Guest post + Giveaway with Joana Starnes

 

Hello dear readers,

I am very honoured to welcome Joana Starnes to From Pemberley to Milton for a guest post on her recently released The Unthinkable Triangle. I had read 3 of her previous books and reviewed The Subsequent Proposal which I loved, so it is with great joy that I now participate in her blog tour with this guest post and a review to be published on the 26th. Mrs. Starnes was kind enough to propose a giveaway of The Unthinkable Triangle, so don’t miss the opportunity to win her wonderful book by placing any question or comment on her guest post and/or the review.

The Unthinkable Triangle_Final cover

* * * *

Thank you, Rita, for the wonderfully warm welcome to your lovely site! I was very taken from the very start with the name you have chosen for your blog, because North and South is one of my favourite adaptations, right up there with Pride and Prejudice 1995.

 

Mrs Gaskell’s novel is perhaps a tad too Victorian for me sometimes, in ways that Jane Austen’s ones could never be, but what I like best about North and South is that we are left in no doubt about what Mr Thornton is thinking. We are told nowhere near as much about Mr Darcy’s thoughts and feelings, which perhaps is one of the reasons why we are so very keen to find them explored in Pride and Prejudice variations. But Mrs Gaskell tells us plainly that Mr Thornton’s heart ‘beat thick with longing love’ when Margaret Hale comes to take her leave from him and his family and let them know that she would henceforth live hundreds of miles away, in London, with her aunt.

John Thornton

There are many reasons why I think the adaptation is even better than the novel, and the main one must be the unspeakably romantic ‘Look back! Look back at me!’ – the film-makers’ masterstroke, in my opinion.

 

I can easily picture Mr Darcy whispering the same, should Elizabeth be taken away from him, towards a life with his dearest cousin. Because this is the premise I have chosen for my latest book, The Unthinkable Triangle: on the day before the one when the infamous Hunsford proposal would have taken place, Colonel Fitzwilliam offers marriage to Miss Elizabeth Bennet – and is accepted.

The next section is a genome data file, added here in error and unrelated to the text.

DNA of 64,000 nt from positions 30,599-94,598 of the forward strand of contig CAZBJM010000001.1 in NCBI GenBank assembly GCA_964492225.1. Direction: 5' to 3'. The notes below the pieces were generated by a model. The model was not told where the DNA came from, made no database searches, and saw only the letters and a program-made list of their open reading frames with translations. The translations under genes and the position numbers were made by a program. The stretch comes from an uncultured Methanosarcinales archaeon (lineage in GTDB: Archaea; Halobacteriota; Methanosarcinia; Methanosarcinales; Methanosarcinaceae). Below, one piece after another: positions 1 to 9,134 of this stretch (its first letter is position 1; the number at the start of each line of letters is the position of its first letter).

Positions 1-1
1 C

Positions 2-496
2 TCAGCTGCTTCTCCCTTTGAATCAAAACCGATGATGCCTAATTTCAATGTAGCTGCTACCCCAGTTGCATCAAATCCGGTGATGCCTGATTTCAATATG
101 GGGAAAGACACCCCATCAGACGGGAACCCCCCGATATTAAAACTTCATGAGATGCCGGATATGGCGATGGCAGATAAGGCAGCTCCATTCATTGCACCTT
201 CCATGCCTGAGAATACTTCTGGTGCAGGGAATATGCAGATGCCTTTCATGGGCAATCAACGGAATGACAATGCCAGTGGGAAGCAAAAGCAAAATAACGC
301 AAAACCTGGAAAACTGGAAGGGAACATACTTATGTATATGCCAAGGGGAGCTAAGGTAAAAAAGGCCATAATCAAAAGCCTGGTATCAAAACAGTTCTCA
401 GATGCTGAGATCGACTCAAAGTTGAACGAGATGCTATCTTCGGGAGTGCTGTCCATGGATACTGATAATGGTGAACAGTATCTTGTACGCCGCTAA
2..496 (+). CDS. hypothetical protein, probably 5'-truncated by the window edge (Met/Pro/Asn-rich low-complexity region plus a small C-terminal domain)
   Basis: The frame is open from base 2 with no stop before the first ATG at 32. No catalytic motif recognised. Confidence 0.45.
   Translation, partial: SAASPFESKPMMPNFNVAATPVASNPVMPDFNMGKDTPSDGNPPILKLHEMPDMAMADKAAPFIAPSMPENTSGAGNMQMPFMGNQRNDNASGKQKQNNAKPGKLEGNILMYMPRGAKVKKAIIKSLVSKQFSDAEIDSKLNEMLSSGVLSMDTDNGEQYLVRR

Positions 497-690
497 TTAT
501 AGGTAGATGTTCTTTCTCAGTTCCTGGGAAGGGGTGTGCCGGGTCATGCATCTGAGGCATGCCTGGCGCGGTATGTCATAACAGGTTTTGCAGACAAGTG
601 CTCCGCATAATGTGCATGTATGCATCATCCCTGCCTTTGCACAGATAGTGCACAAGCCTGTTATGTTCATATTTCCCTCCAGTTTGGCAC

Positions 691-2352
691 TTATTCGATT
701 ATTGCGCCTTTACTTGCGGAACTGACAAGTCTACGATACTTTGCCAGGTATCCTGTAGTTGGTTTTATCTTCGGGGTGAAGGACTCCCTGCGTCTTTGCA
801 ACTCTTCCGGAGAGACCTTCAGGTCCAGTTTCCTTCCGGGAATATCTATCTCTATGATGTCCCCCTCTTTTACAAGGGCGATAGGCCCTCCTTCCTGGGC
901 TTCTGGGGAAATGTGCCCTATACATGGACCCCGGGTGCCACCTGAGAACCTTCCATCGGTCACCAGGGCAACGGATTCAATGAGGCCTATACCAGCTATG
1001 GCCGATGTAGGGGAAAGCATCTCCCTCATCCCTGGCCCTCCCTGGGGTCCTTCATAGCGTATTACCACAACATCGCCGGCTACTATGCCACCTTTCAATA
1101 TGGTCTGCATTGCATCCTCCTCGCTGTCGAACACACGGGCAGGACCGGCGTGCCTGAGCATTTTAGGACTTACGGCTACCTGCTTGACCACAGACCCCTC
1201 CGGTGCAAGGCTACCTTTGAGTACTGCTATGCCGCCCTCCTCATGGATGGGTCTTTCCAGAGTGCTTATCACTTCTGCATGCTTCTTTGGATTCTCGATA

Darcy_Pemberley

Unthinkable indeed, for Darcy to have his best friend as a rival. Too cruel, some might say. Too cruel to both. But it was incredibly tempting to pursue a path that would bring Elizabeth and Darcy constantly together. Not to argue this time, but to become closer and closer, as she grows to know and understand him. The fact that this is sheer torture to Darcy is, I believe, richly deserved to some extent. He should have proposed while he had the chance. He had met Elizabeth six months earlier than his cousin, and he should have seen her true worth sooner, rather than think of no one but himself.

 

And now he is forced to contemplate a future where Elizabeth would be firmly in his life, but never his. Worse still, no one can guess his feelings. Not his cousin – heavens, no! Not Elizabeth, that would be equally unthinkable. Not anyone else either. But some things go too deep for concealment. And before too long of course the truth would out.

 

The following excerpt shows a night at the opera, when the secret is revealed to a family member who has no love for either Darcy or Colonel Fitzwilliam. The man in question is the colonel’s eldest brother, who had for years envied their closeness and can barely wait to taunt them with what he had just learned.

Covent Garden 2

* * * *

 

Excerpt from The Unthinkable Triangle

 

“Darcy! How glad I am to see you,” he found himself greeted with unusual warmth.

He did not let his surprise show and merely nodded.

“Morton.”

“I see you have come to pay your respects to my mother. I was about to do the same. I came with Lady Grantley’s party, and oddly enough they insisted on hearing the first act. But I am positively thrilled they did. I would have been distraught to miss such a peerless occasion.”

Out of character as it might have been for his eldest cousin to enthuse over a musical performance, Darcy saw fit to civilly agree.